Vaccine production in India – Nationalism in doses?

The city of Ambala in the state of Haryana is quite small compared to the large centres of Delhi or Mumbai. Nevertheless, the first phase III trial of the Indian vaccine COVAXIN was conducted here. Anil Vij, Health Minister of Haryana himself, had volunteered as a candidate. “This is an important signal to the public,” says Sukhpreet Singh, who as Chief Medical Officer is responsible for Ambala’s COVID strategy and had organised this event. “We are showing that everyone can participate in testing. Especially since the numbers in our state have risen sharply recently, it’s important to see that a vaccine is on the way.” Sukhpreet Singh knows what he’s talking about: a few weeks ago he had been infected by COVID himself – he is still feeling the after-effects of the virus, but that doesn’t stop him from working.

Whoever discovers the vaccine first, it is certain that the largest share of doses will be produced in India. Almost everyone on earth has already received a vaccination from one of the many production facilities in India. The Doctors Without Borders network calls the country the “pharmacy of the world”, 70 percent of all vaccines worldwide are produced here. The share of generic medicines, i.e. medicines that can be produced without a patent, is as high as 90 percent. The most promising candidates so far are called COVAXIN, COVIDSHIELD – vigorous names of a country that wants to show itself as a strong player in the power game of pandemic control. The Serum Institute of India (SII) is the world’s leading producer of vaccines with 1.5 billion doses. Phase III clinical trials for the COVIDSHIELD vaccine have also been underway here since 11 November. BharatBiotech’s COVAXIN is a candidate developed by domestic Indian research – the SII has an agreement with the British company AstraZeneca, which is jointly conducting research with experts from Oxford University. India’s strong position in drug production has enabled the country to sign several deals that provide easier access to potential candidates against COVID – the Russian vaccine Sputnik V has also been undergoing clinical trials in India since early November.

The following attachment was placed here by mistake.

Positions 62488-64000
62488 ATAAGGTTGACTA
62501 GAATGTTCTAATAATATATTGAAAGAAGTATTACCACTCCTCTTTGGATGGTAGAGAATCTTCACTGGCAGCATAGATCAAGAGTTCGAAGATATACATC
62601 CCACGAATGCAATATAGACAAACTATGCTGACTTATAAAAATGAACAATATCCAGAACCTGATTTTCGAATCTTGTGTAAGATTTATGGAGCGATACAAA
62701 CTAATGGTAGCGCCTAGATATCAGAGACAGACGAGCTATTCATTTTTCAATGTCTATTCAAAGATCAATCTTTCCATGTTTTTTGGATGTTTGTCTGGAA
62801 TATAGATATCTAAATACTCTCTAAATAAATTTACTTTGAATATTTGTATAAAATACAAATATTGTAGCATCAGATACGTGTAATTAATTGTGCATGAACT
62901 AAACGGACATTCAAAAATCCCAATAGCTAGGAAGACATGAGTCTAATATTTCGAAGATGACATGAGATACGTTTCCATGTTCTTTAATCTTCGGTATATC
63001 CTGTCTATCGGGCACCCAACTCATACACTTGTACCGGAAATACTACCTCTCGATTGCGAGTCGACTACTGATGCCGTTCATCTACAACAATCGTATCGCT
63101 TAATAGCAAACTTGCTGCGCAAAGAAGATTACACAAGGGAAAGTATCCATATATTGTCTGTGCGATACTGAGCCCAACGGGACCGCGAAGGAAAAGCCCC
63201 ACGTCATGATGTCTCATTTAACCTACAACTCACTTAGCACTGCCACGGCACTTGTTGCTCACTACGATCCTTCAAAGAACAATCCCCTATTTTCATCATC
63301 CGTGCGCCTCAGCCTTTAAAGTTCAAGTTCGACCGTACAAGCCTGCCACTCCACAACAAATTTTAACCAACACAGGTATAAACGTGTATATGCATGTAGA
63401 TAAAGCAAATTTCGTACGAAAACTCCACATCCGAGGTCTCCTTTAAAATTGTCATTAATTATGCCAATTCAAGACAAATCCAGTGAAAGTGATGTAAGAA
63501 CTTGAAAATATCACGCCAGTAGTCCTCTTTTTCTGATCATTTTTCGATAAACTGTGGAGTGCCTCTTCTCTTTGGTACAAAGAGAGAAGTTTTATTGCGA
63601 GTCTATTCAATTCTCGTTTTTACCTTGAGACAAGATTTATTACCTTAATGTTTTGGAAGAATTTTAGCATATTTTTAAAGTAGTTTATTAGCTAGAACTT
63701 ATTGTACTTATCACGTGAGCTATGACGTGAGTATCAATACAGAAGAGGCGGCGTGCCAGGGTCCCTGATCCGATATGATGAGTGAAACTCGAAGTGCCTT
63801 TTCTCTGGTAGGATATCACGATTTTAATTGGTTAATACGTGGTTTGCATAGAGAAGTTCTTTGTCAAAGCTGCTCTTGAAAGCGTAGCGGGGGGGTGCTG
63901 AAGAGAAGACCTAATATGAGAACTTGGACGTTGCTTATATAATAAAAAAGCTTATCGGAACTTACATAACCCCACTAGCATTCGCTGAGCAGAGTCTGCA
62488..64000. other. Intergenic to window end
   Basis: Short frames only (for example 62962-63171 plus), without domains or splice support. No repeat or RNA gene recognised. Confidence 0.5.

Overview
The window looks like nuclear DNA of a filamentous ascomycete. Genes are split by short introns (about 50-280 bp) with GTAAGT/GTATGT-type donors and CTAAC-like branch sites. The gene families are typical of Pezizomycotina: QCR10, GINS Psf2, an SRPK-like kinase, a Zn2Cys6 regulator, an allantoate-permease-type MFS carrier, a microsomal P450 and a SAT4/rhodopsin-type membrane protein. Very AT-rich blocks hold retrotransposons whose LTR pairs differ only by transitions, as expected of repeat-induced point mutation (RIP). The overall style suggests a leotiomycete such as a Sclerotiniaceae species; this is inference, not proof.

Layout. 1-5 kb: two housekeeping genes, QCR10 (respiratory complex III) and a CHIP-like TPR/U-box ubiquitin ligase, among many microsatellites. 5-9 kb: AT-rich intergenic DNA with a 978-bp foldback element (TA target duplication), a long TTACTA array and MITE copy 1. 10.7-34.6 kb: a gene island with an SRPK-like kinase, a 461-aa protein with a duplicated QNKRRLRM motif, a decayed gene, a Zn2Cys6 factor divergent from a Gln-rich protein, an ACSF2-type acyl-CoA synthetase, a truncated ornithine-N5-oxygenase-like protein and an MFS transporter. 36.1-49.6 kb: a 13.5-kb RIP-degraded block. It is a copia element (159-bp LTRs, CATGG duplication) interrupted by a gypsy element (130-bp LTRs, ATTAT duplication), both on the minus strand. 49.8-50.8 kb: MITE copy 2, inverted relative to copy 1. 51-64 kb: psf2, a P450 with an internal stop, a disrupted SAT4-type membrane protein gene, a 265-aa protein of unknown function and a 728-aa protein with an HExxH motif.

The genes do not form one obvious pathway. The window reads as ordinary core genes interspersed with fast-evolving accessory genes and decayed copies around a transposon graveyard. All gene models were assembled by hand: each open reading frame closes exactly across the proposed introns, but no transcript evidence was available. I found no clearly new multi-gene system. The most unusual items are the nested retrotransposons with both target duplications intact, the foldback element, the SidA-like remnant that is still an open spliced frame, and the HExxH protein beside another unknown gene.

But this does not mean that everyone in India can get the vaccine so easily. According to the journal Nature, COVIDSHIELD will cost 225 rupees, which is the equivalent of about 2.50 euros. COVAXIN even costs 1000 rupees (about 11.40 euros). No vaccination distributed in the country has ever been so expensive. These costs are already higher than what many people can afford. There has been a national vaccination strategy since 20 November, presented by Prime Minister Narendra Modi. Medical personnel and those with previous illnesses first – then the doses will be made available to all other private individuals. Although, not exactly: There are still election promises to be kept. In the key state of Bihar, such elections were held a few weeks ago. The ruling party BJP promised free vaccinations for every vote cast for them. In West Bengal and Kashmir, similar deals are already being promised in the upcoming elections.